Sixers

T.J. McConnell thinks Simmons is 'receiving some unfair criticism'

Sixers

Seven of the top 13 players in the NBA for total steals this season were current or former Sixers.

T.J. McConnell led them all, picking up 128 steals and averaging 8.6 points, 6.6 assists and 3.7 rebounds in his second season with the Pacers.

McConnell tends to be one of the first names that come to mind when folks think about the Sixers’ “Process.” Undrafted out of Arizona, McConnell got his start on the 2015-16 Sixers, a team that went 10-72.

On the latest episode of the Takeoff with John Clark podcast, Clark asked McConnell for his thoughts on The Process after the Sixers’ second-round series loss to the Hawks.

“I don’t think it’s necessarily a failure, because we went from winning 10 games — and even before that, just kind of being in mediocrity, getting to the first round and losing,” McConnell said. “But being a bad bounce away from going to the Eastern Conference finals against the Raptors and a game going differently in this round for the Sixers … but you get guys like Joel (Embiid) and Ben (Simmons) who are generational talents. I think that’s what The Process was all about, getting a core group of guys and having Finals aspirations every year. I feel like that’s what The Process was all about.”

McConnell grew close with Simmons and Embiid during his time with the Sixers. With the Pacers eliminated in this season's play-in tournament, McConnell watched the Sixers fall to Atlanta and is aware of the criticism Simmons has received for his lack of offensive impact. He thinks it’s been excessive.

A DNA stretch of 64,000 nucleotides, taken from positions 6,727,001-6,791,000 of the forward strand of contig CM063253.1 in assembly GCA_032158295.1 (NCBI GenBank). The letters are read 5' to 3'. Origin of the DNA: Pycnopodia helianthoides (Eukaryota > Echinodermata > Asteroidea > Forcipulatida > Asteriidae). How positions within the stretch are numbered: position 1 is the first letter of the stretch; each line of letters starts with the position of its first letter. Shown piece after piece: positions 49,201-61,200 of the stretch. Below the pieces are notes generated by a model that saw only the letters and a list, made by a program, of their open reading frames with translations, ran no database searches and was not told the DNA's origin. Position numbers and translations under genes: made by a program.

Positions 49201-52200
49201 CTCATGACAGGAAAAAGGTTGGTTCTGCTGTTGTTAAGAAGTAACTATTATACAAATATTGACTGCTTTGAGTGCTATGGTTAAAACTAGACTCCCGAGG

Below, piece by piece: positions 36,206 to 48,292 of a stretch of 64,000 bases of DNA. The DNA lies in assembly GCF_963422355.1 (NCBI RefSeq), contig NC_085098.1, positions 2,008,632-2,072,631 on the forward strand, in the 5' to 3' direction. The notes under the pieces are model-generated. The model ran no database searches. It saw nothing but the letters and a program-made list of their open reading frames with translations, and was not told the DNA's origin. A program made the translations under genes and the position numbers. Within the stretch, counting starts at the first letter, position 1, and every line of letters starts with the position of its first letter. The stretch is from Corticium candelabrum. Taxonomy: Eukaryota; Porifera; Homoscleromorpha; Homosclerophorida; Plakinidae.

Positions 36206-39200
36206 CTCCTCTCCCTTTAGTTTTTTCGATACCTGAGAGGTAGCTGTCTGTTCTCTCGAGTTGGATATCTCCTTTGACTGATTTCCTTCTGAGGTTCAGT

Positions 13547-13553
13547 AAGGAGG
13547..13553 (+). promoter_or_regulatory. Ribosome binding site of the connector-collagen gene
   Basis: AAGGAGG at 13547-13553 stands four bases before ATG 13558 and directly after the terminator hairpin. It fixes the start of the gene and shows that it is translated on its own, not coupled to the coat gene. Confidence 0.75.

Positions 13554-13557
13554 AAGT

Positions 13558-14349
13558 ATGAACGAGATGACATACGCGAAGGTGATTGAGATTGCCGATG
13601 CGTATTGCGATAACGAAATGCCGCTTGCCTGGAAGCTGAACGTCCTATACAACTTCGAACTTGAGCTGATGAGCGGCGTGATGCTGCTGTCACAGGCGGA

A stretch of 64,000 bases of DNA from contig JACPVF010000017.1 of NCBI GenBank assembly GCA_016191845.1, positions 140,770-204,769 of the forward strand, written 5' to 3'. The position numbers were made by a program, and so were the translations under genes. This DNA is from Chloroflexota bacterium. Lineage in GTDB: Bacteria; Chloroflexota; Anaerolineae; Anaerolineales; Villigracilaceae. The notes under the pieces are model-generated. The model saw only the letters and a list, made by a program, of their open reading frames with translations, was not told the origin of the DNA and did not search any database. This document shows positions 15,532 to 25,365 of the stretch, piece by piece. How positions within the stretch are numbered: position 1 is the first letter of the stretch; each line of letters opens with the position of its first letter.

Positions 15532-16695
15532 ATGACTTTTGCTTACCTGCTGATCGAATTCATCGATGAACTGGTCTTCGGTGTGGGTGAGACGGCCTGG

“It’s hard,” he said. “I think he’s receiving some unfair criticism. Could he have shot more? Yes, of course. But I feel like people are kind of throwing it under the rug that he had 13 assists (in Game 7) and did what he’s done all year on the defensive end and held Trae (Young) to 5 for 23 from the field. And he can get 13-plus assists on a nightly basis. He does other things — he makes his teammates better, he defends one through five — and I just feel like people want him to shoot more.

“And he could shoot more. I think a lot of people could shoot more. But coming out of college, did people expect him to average 28, 30 points a game? He gets people involved — that’s what he does. He’s a pass-first point guard. That means he’s going to pass the ball first, which he does. And he defends one through five, and he does that better than almost anyone in the NBA.”

Why has it remained rare for Simmons to take in-game jumpers? 

“I don’t know,” McConnell said. “Someone like myself, I don’t shoot a ton of threes either. When I think about it, I could take threes when I’m open or I could get someone a better shot — someone that shoots a three at a higher level. And I feel like that’s how he thinks. He’s always thinking about his teammates and how he can get them going and get them open shots. … I feel like that’s what he wants to do.”

According to McConnell, Simmons is anything but apathetic and will “work extremely hard” to return as a better player next season. 

“The people that think that he doesn’t care, they just quite obviously don’t know him,” he said. “That guy cares about basketball, his teammates, winning, the organization more than anyone. If people are saying he doesn’t care, that could not be further from the truth.”

You can listen to the full podcast here.